Newspaper Page Text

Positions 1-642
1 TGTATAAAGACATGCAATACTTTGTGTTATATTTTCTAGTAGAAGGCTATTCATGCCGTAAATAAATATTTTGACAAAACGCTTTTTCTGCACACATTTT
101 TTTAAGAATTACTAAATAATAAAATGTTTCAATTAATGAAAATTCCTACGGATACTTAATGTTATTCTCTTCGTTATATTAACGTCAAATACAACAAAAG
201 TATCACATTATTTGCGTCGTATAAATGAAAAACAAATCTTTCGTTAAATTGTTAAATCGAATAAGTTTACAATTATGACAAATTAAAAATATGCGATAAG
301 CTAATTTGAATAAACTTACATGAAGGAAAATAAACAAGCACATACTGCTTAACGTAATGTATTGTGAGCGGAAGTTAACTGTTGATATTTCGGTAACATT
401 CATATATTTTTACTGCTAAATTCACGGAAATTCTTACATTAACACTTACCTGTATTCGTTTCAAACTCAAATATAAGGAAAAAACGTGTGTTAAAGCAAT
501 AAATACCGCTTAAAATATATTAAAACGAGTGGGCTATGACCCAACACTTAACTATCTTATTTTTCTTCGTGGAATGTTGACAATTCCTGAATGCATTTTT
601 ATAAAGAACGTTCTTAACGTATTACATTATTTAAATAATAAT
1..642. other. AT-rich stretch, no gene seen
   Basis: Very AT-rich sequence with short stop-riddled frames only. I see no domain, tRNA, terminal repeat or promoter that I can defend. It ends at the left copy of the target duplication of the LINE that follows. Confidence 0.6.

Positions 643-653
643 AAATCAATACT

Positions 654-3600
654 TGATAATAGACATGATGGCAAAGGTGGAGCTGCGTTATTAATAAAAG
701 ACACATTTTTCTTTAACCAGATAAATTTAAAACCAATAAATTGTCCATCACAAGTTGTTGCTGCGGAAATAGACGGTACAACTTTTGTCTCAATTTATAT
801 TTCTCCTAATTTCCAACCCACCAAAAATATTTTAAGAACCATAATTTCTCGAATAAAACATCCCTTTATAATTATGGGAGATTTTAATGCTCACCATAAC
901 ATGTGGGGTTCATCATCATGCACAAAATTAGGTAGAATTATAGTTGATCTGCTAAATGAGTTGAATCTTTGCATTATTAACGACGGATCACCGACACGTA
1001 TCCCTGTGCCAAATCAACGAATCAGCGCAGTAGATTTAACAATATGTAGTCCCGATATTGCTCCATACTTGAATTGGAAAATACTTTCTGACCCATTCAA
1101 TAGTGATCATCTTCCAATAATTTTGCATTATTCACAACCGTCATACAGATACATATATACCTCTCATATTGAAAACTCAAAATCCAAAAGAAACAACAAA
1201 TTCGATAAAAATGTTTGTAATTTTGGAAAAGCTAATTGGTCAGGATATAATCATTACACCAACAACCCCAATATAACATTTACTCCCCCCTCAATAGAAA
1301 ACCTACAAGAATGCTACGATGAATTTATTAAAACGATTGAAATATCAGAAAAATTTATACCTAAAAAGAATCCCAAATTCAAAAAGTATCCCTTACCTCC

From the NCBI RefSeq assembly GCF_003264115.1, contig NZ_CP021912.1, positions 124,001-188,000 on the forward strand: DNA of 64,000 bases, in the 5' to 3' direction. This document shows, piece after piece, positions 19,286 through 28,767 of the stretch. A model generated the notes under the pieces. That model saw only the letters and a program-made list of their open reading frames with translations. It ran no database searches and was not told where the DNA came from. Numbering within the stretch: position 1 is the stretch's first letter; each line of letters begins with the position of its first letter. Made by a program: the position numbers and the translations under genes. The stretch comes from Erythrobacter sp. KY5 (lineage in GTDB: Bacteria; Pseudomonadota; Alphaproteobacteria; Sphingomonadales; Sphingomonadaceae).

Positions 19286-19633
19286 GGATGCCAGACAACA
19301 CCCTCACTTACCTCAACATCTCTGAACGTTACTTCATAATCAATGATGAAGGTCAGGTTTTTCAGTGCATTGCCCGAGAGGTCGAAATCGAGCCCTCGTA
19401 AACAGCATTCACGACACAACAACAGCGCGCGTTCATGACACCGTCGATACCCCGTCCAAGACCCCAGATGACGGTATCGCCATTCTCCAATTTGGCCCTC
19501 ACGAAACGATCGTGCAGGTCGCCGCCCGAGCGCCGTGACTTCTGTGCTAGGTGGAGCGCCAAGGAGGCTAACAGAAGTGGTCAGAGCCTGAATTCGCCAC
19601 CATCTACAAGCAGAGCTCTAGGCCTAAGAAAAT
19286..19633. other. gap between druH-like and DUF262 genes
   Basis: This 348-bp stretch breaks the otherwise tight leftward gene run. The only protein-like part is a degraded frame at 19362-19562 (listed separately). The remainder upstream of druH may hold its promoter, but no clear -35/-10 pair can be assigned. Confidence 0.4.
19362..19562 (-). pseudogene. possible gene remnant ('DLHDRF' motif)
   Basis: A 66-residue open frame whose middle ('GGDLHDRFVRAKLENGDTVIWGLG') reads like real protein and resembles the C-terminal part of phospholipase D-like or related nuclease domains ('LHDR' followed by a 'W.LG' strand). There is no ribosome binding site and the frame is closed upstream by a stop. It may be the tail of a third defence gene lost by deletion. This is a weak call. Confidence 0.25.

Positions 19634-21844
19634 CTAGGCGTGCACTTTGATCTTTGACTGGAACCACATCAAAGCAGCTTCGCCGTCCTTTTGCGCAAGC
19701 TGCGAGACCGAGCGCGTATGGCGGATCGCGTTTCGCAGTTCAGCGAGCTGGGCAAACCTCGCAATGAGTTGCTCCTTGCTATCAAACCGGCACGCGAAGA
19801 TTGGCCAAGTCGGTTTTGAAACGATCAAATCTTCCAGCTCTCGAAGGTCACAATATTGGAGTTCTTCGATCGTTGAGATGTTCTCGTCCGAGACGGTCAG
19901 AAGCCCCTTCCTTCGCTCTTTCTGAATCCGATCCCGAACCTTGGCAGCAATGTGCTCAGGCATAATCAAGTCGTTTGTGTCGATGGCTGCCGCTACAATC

$I)r farm. Farming- as a Business. It takes a ' smart " man to be a suecessul farmer. I am well aware that quite a different opinion is en t'.rtained by many. How often do we heai the expression, "He is only a farmer,'' or heai the business spoken of in a deprecatory manner by presumably intelligent ami other wise well informed people ! This is a great mistake, and only shows lamentable ignorance. The busi ness of fanning is a strictly honor able one, and, if rightly conducted, one of the most healthy, pleasant and profitable employments that a man can engage in. In order to be a successful farmer, however, a man must be as intelli gent, and must understand his bus iness, as he who is a successful merchant and professional man. In order to succeed in anv business a man must understand it fully in all it branches, and must also at tend to it. This is the great secret of good farming. All our most suc cessful farmers those who have made money in the business who have built up for themselves beau tiful homes who have broad, fer tile, well-tilled acres, made so by the result of their industry who have improved breeds of cattle, hogs and sheep these are they who un derstand the business, and not only understand it, but attend to it. The business is a good one, and the reason why so many farmers make a failure of it, only eking out a bare living hardly that some times and remain in debt year after year, working hard, yet having little, is because they don't under stand their business. They run it bv brute force instead of" brains. They pattern too much by others (generally after a poor example), and do not look into the why and wherefore of raising crop?. Thev are not able to tell how much ft costs them to raise a crop, or what their profit may be, if any. They are generally " too poor" to take an agricultural paper. They used the same old and clumsy tools that their fathers did before them, and are not in favor of improvements. Is it to be wondered at that such farmers are not successful.? There are many things that may be mentioned that will be of service to those who would become hotter farmers. One of the most impor tant aids is a reliable agricultural paper. Many say they '' cannot afford, to take one." I say they cannot afford to do without one. Such a paper has correspondents among the best farmers in all parts of the country men of experience, who know what they are saying and new and useful ideas on practi cal subjects are constantly kept be fore the reader. Improvements in agriculture of all kinds wherever made, are immediately brought to notice, with a thousand and one useful ideas. Another way to improve is to watch those of your neighbors who are most successful observe their management, the crops they raise, manner of tilling and handling. AVatch closely ; you can learn as much from their blunders as you can from their successes. AVhen they make a mistake, remember it, and do not do the same. Keep an account of each crop you raise, ex pense of seed, culture and market ing. Find out whether it pays you or not. Discard those that are un profitable, and adopt others that will pay. Keep an account of all your receipts and expenses. Many a dollar slips out every year on foolish expenses that would not if you made a practice of writing down all expenses. See to it that the balance is on the right side of your ledger at the end of the year. Spend your leisure hours in making improvements on the farm, or in useful reading at home, instead of sitting around in the grocery at the "corners." Try to make your home pleasant, "and the most at tractive place on earth. These are all helps towards becoming a srood armer. The Burt Oat. Editor Southern Plantation: I see in the Plantation that you request those who have raised this oat to give the result of their ex periments. I could not get seed last spring, but I was in Mr. Burt's farm in February, while he was gowing. I was sowing at the same time a very excellent variety of rust-proof oat, on much stronger land. His oats grew much taller and were ready to harvest fifteen or twenty days before mine. I think it the best oat for this country that has been introduced, and particularly for thin lands. A. F. Goldsmith. Port Deposit, Ala. Hauling- out Manure. For hind that is to be manured in I the spring, the manure may be hauled out upon it in the winter, ' piled in largo heaps, say a load in I each, then have them put in good shape, and compacted on the sides, j and then cover them up with earth ! lightlv, just enough to prevent the j manure from drying on the outside, and the escape of ammonia. When the land is to be plowed the ma nure can be spread, and time used in hauling it, if deferred till spring, is thus saved. Farmers must use t heir brains, as well as t heir hands, in successful farming by planning their work in advance. In winter their teams may be idle, or partial ly so; and their owner.- and hired help may be taking tilings easy. Now, why not haul out what ma nure is ready? "Time is money" we all know; and if any spring work can be done in winter it is so much clear gain. It is customary to do all repair ing of fences in the spring, but why not repair them in winter, when one can spare the time? The winds of winter may displace a board or rail here and there, but a few hours' labor will repair a mile of fences in the spring when it is put in good order in the fall. New fences may be built in the fall as well as in the spring. In brief, hundreds of dol lars may be saved on farms by do ing work in winter that is usually left till spring, and then but half done for the want of time. Fann ers Friend. Co. n is the Cheapest Sneak imr of food for Food, poultry, the World savs that corn is the cheapest that we can use in the main, and it is very good to fatten fowls upon young stock especially. But when we say "feed corn" we mean that this article should be fed in the riirht way. Man cannot live by bread alone," we read in the good book. So fowls cannot live upon whole corn alone, though it be never so good. When this common grain is used, it should always be crushed, or cracked, il fed dry. If in ground meal this should usually be scalded and mixed half and half with turnips and potatoes, boiled. This is a satisfying and excellent mess for daily morning use. But to throw whole corn to the poultry twice or three times a day and turn away with the idea that you have done your duty toward your stock is a very grossly mistaken opinion. Vary the feed. Give one-third cracked corn or meal, with two thirds cooked vegetables, and other sound grains as wheat, barley, oats, etc. Thus you will feed economically, judiciously and pro fitably, in the lonr run. Too Much Toll. A Kansas subscriber makes the following statement and inquiry. Having recently sent to mill a grist of clean, choice wheat for the grinding of which I paid in cash I received in return for each bushel sent twenty-four pounds of Hour, nine pounds" of bran, and five pounds of shorts, being an aggre gate return of onlv thirty-eight pounds per bushel, and showing a shrinkage of no less than twenty two pounds. Would you have the kindness to state what should have been the amount end proportions of the products received? "Choice clean wheat" should weigh sixty pounds per bushel. The shrinkage should not exceed thiee pounds. A well-constructed mill will make forty-live pounds of good family Hour out of sixty pounds of good wheat will make three pounds of shorts and nine pounds of bran. A mill less com plete in its structure shoulu make the same, or even more, in the ag gregate. Imperfect grinding or bolting will reduce the yield of Hour, but will add to the shorts and bran. Colonel J. A. Stewart, of Georgia, one of the best millers in the United States, a man fifty years in the business, informs us that, in his experience with custom mills grinding for the one -eighth part the yield of flour per meas ured bushel was from thirty six to forty two pounds, depending on condition and quality of the wheat, and upon the number and quan tity of bolting-cloth, fine or course." He adds that "the aggregate yield from sixty poiilu.s of choice whe. should never bele:s than fifty-sevc-n pounds." "Winter Management of Breeding Swine. AVe give a few general rules for the direction of the young breeder, and regret that we nave not space to assign the reason for each: FOOD. 1st. Make a kettle of corn mush every day, and cover it with boards and blankets to keep it hot. 2d. Put a bushel and a half of bran or light shorts into a kerosine barrel, add four pails of hot mush, THE FAR1IER -A.ISTD lECHAKIC one pint of salt and fill with well water. This is a breakfast for twenty-four large ows. or thirty six young sows. For young sows ahvava u.-e the shorts. 3d". After the slop give each an imal from two to four ears of dry corn, as it seem to demand. 4th. Kcpeat the prix.-e.-s at 4 o'clock r. m. and, a- .-oon as they are through put up for the night. 5th. In c-ue of quite young jugs, cook stronger short.-with the mush and feed ofteiier. Oth, If an animal is not inclined to exercise; feed coarser food and ks of it. and, pursue the same course if the animal shows weak ness in the back. If the weakness continues, give ft teaspoonful of Fpsom salts aim ginger with a little salt petre daily. 7th. The morning meal should be fed in the building where they sleep. Sth. Never feed oh the north side of the pens, nor in any place exposed to the wind. "Jth. Notice how each animal eats and drinks. DIVISION. Do not allow more than six hogs to sleep in one nest; and, if possi ble, do not feed more than that number together. 1st. It avoids "piling up" in the nest. 2d. It enables the herdsman to give his individual attention to each animal. 3d. It secures an even condition of the whole herd. PEXS. 1st. The pens should be high, so as to be ventilated without admit ting strong currents of air. 2d. They should bo large enough to provide a place for feeding and sleeping. 3d. The nest must be kept clean and dry by cleaning and changing the straw every alternate day and by keeping out the storm. 4th. It is better to floor the nest but the wind must be kept from under. oth. Keep the swine out of their nests during the day, unless the weather is intensely cold. EXEJiCISE. 1st. Turn the swine out for ex ercise at 10 o'clock a. 3i.; and un less very cold or stormy, keep them out tiif4 p. 31. 2d. The place for exercise should be well protected on the north and the west. 3d. Do not let any hog remain at the pens without taking any ex ercise. 31 ALES. 1st. Breeding males should be fed the same as sows; except in place of dry corn give all the oats they will eat. 2. Give a small yard for exercise; and ff he will not notice a sow, give him more exercise. 3d. Xever allow the male to run with sows, nor worry with a sow. 4th. In case of a very choice an imal keep some cheaper male for a trial animal. 5th. One service is sufficient. Gth. After coupling, shut the male in his pen, and see that he has a good nest. 7th. A sow, in heat, should be separated from .her mates before and after coupling. 8th. Allow twenty-one days for retain; and from eight to ten days less than four months, for the pe riod of gestation. Oth. Make a careful memoran dum of all important transactions. Driving Rats Away Without Poison. AVe know of three methods: First, the old French plan: this is follow ed chiefly in Paris by men who make it a special business. They take a deep tub, with water on the bottom and a little elevation in the middle like an island, on which is only place for just one rat to sit on. The trap is covered and has a large balance-valve, opening downward. On the middle of this valve a piece of fried pork or cheese is placed, and when the rat walks on to it to get the cheese the valve goes down, drops the rat in the water and goes back in position. A road is made from the rat-hole to the top of the tub by means of pieces of board rubbed with cheese, so as to make the walk attractive to the rats. In the course of a night, some ten, twenty, or even more rats may zo down, and if the island was "not there, they would be found most all alive in the morning quietly swimming around; but the provis ion of the little island saves the trouble of killing them, because their egotistic instinct for preservation causes them to fight for the exclusive possession of the island, on which, in the morning, the strongest rat is found in solita ry possession, all the others bein killed and drowned around hiim Second, the Xew York plan, in vented by one of the friends. The floor near the rat-hole is covered with a thin layer of a most caustic pota-a. When the rats walk on this il makes their feet sore; these thev lick with their tongues, which makfs their mouth sore, and the result is that they shun this locali ty, not alone, but aiqear to tell all the rats m the neighborhood about it. and eventually the house is en tirely abandoned by them, notwith siand the houses around are full of rats. Third, the Dutch method. This is said to be used successfully in Holland. We have, however, never tried it. A number of rats are left to themselves in a very large trap or cage, with no food whatev er: their craving hunger will cause them to light, and the weakest will be beaten by the strongest. After a short time the fight is renewed and the next weakest is the victim, and so it goes on till one strong rat is left. When this has eaten the last remaining of any of the others, it is set loose; the animal has now acquired such a taste for rat flesh that he is the terror of all ratdom, going about seeking what rat he may devour. In an incredibly short time the premises will be abandoned by all other rats, which will not come back before the cannibal rat has left or died. Manufacturer. Shrinkage. Farmers are in doubt whether to take twenty cents for their corn this fall, says the Juva l!tjisf?r, direct from the field, or rely upon getting thirty cents net spring. After corn is dry enough foi cribbing it will shrink about one fifth by the next May. Unless well protected from the" vermin they will destroy from five to ten per cent. The interest of the money from the sales this fall would be five per cent. These three items make thirty-live per cent, in shrinkage, depredations and inter est. The shrinkage on wheat is about seven per cent., and depreda tions of vermin, three per cent. ; interest live, making altogether fifteen per cent., so that eighty-five cents this fall is better than one dollar next June. The shrinkage on potatoes is light, but the loss by frost and rot are heavy, and it is better to take thirty three per cent, less in the lull than the spring. Hog Ciioleua. I have lost nine ty Fssgx hog of different ages, since September first, with what is term ed hog cholera. If it is contagious, I wish to ask your numerous cor respondents whether my hogs could have taken the disease from hogs passing over the railroad from the great hog producing States of In diana and Illinois, where the disease prevails to an alarming extent. My farm is located one mile from one of the main thoroughfares to the east from these States. My hogs, for the previous five months, had only clover and bluegrass pastures to live on. I know of no local cause for the disease, unless they contracted it by wallowing in strong sulpher water and muck, which they did to a great extent during July, August and September. The disease to my knowledge, has never been in the neighborhood or vicini ty before, and my hogs are the on ly cases up to date in this country. II. L. H. Toledo, 0. For the Farmeii and Mechanic. PROP. FAIRCHILD S OPINION. You ask how I like living in. North Carolina ? I answer very much indeed. After a five years residence hery, I am fully con firmed in my previous good opinion of the State. And I do not hesi tate to urge others to settle here, provided they seek a delightful cli mate. And wish to assist in de veloping a State for which Xature has done as much, as for anv State in the Union. What kind of peo ple do you want? I answer. Far mers, mechanics and teachers. Me chanics with capital to build facto tories, and work up the great vari ety of products, that we can pro duce from our soil and mines. We want some capital, and a great deal of energy and industry. These qualities combined and applied, will produce results five times as apparent, and remunera tive as at the North. I can speak more particularly of Farming, or rather of Gardening, as this has been mv business since eomincr here, from Binghamton, X. Y. five years ago. I am running a truck farm, near Raleigh, and grow fruit, flow ers and vegetables for the Raleigh market. We grow nearly every variety of fruit and vegetable that is named in our seed'catalogues, and most varieties of flowers, at tain their highest perfection here, so that their cultivation is a perfect deli -lit. You ask if I have been success ful. I ans.ver; Yes, and no. Not in savin n nionev for I have made a heavy outlay. But in improving the soiland by"exierimcnt, finding out how much it is capable of produc ing and by building up a delight ful home "and a pleasant business, I have lecn amply successful. Look at the result. I bought twenty acres of land, a part of it red clay a part sand and sandv loam, as poor a piece of an old worn out cotton farm as could be found in the State. The vear I bought it, the owner raised" and sold, only four small bales of cotton, from "the 20 acres. Last year the value of my sales amounted to over eighty-four bales, and not all the land was under cul tivation. And I exK-ct to improve on this in the next live years. Of course, ordinary farming will not do this. I am speaking of trucking. Still I am satisfied that all of the ordinary crops can be grown here, as successfully, as at the North. And that the land can be brought up to a very high state of productiveness. It takes time, one vear will not do it, nor two, but live or ten, and then it will com pare with the bed of land anywhere. But why come South? "Chiefly to escape the rigor of your winters, and to find employment if you are struggling against the tide of the overcrowded industries of the North. As io climates our State can give you nearly every variety, from the high temperature at the Fast, the almost perfect weather of the centre to the cooler atmosphere of the elevated regions of the West. And as for delightful scenery, our mountains are unsurpassed. The healthfulness of this climate, is worthy of remark. It is very rare that settlers com ing here experience any sickness, from a change of climate, while many who come as invalids are entirely restored to health. The summer heat is not oppressive, and we can work in the field, with more comfort than we can on a hot sum mer day at the North. The win ters vary, but the cold is never ve ry severe. Last year in December we had quite a heavy snow, so far this year there has been no snow, we have had several cold days this month, the . mercury falling one morning to 10Q above zero seldom falls below 1G we never have more than three or four cold days in suc cession, never a week at a time that the ground cannot be plowed. And very much of the time the weather is warm and delightful. As to political prejudice I know nothing of it. I have been treated as kindly by our people, as any one could wish. As an evidence of good feeling, I had a partner with me in business four years ago, who had been an officer in the Confed erate army. And at the time was the political editor, on the leading Democratic paper of the State; while I was a republican. And had been a soldier in the Federal army. Any gentleman or lady can find as good society, and receive as kind treatment, as he is worthy to re ceive, in his own home circle at the North. Of course there are many things that are different, and manvi advantages are wanted that we arel accustomed to at the North. Our school interests are improving. Our State University at Chapel Hill is well organized, with a line corps of teachers. All the large towns, especially Raleigh, have pri vate schools and seminaries of a high order. And we now have here at Raleigh a good system of graded schools, with several North ern teachers of experience. Our church privileges are very pleasant. And I believe a person coming here will be sure to like it, as well as most any place to which they could go as strangers. But if you would be homesick, to move five miles from where you now live, then do not come South. If you live near a city there, be sure and settle near a city or village here. Do not make too violent a charge in your condition and surround- lllLr' There is great pleasure in farm ing here, and the season being so long, All crops come to maturity. The winters are so mild that much farm work can be done, such as plowing, hauling manure, repairing and building fences etc. etc. More time in which to do the work, hence requir.ng a less number of hands. You will find that there is room enough for all, our State is three thousand square miles larger than New York. And while we have only a million people, New York has nearly four and a haif millions. The whole State is well watered, there are thousands of springs and small streams in every section, of free stone or lime water according to locality. As to labor here, good farm hands can be hired for eight dollars per month, and rations, which will cost three or four dollars more. The colored people are good help, provided you are with them and watch and direct them all the time Thev are very docile and obedient. And more agreeable to handle than most white help. Jaxuahy CI, I will conclude bv savin nou! iire.ii i;tnu in mo Jutnr the Old North State. I ha-.e , my lot with her for hf. ,i And I again urge those new homes, to come with u, share in the bounties th:; ,,r., store for those who are.ndu-rr and willing to work. C. l'. Fa iu n:i: Raleigh, N. C, Jan. 14th A physiologist estimates :. , there are V4ih disorders t w); the human frame is liab.-. . : there are plenty of people v. h lieve they hae every one of :, A Western New-York farnu: . credited with the riotewortir, mark that he once carefully servt d the effect of the aplii. . of stable manure which iia i 1. saved under shelter till need- j f -use, and he eonehuh d that :.. ; , of it was worth about & miui, ... two loads of tlu.t exposed in usual wasteful way ; which sea reel y t a t i n g t h e cas e t oo s t r i ; '. , Analysis of leaves and wo..d ,; that of earthly matter or ashes :: mature foliage of the elm nnii.i.: 11 per cent. ; the solid wood ; . than 2; the leaves of the w;'.: ., more than 8 per cent., it r, "; only 0.4 ; those of the beeeh per cent., the wood only (.;, ; :h of the Kuropranoak 4. Oil per ee: the wood only O.oo ; those of :. pitch pine BJ per cent., the w. -only O.o?. Kx-President Hoiisly, of the K.i:. sas Horticultural Society, sav !.. has for several years protected fr,. : trees against teeth of rabbits hv im plying with a brush to the la:r.. say two-and-one-half feet up fr.:; the ground, a mixture of one-ti.:: 1 lime and two-thirds soft soap, v;; water enough added to thin, whole boiled, and while boilin- u little Hour stirred in to make i;. wash adhesive like paste. A deputy sherilT recently - out to arrest two brothers, w ho i,.t ; farms a few miles from Waco. '1 . -as. He found them at work in th- : fields picking cotton. He told th. what his errand was. Thev star. ; at him, winked at each other, gt ly but firmly disarmed him, ani ordered him to go to work in t:; field; and there he remained, pick ing cotton for dear life, until t!i. ollicials in his own frontier coiiii heard of the incident and rescue him. Several children were feeding a pet bear with corn at Austin. Texas. An ear was dropped out ! the reach of the bear, and a lini girl handed it to him. The h sportively pulled her to him. wh a house dog, believing the child In danger sprang upon the bear. Bi u,:. then carried the child to the fur ther part of the hogshead in whi'-ii he slept and returned to fight th dog, under the impression that tie dog would hurt tnc child. A par ty of darkies tried to protect tie child from her other protectors, the little one did no escape un:.i her mother killed both the h i; and doirwith a musket. Col. Thomas J. Conger, a North ern gentleman, thus write-, to Ch Polk, in a private letter: "1 am glad to see the State is at last put ting forth an ellort to let the j -pie outside of the State know of some of the great advantages North Carolina oilers to immigration. I came down here from New York my health required it, and ha-' succeeded in jarming far bevon i my expectations. I have been" im ploycd by the American Bible So ciety at the Bible House as the salesman for a number of years, i like the State and the people. It i very strange what absurd opinion there is about the South; that life and property is unsafe etc." The N. Y. Tribune says that it must be admitted that the South has many natural advantage f: cotton manufacturing, which are not possessed by the north. The streams that run their spindles are nover frozen, and up to this time thev have never been seriously af fee ted by the drouths of summer. The climate is peculiarly adapted for the first manipulation of the delicate raw material. In th North the :tir is frequently so drv that steam has to be introduced in to the weaving-room to keep the threads moist and prevent them from breaking. Such an expedient is never necessary in the South: even in mid-summer the atmos phere is always sufficiently humid to allow the spinning and "weaving process to go on without interrup tion. Further than this, the South ern mills require less gas and le fuel than their Northern rivals, ana the original cost of the construction is invariably much smaller. Their owners derive still greater advan tages, however, from the fact that, they can buy the raw material at a reduced price, f,ad can have it de livered at their doors fresh from the fields without any charge for freight, brokerage or commission.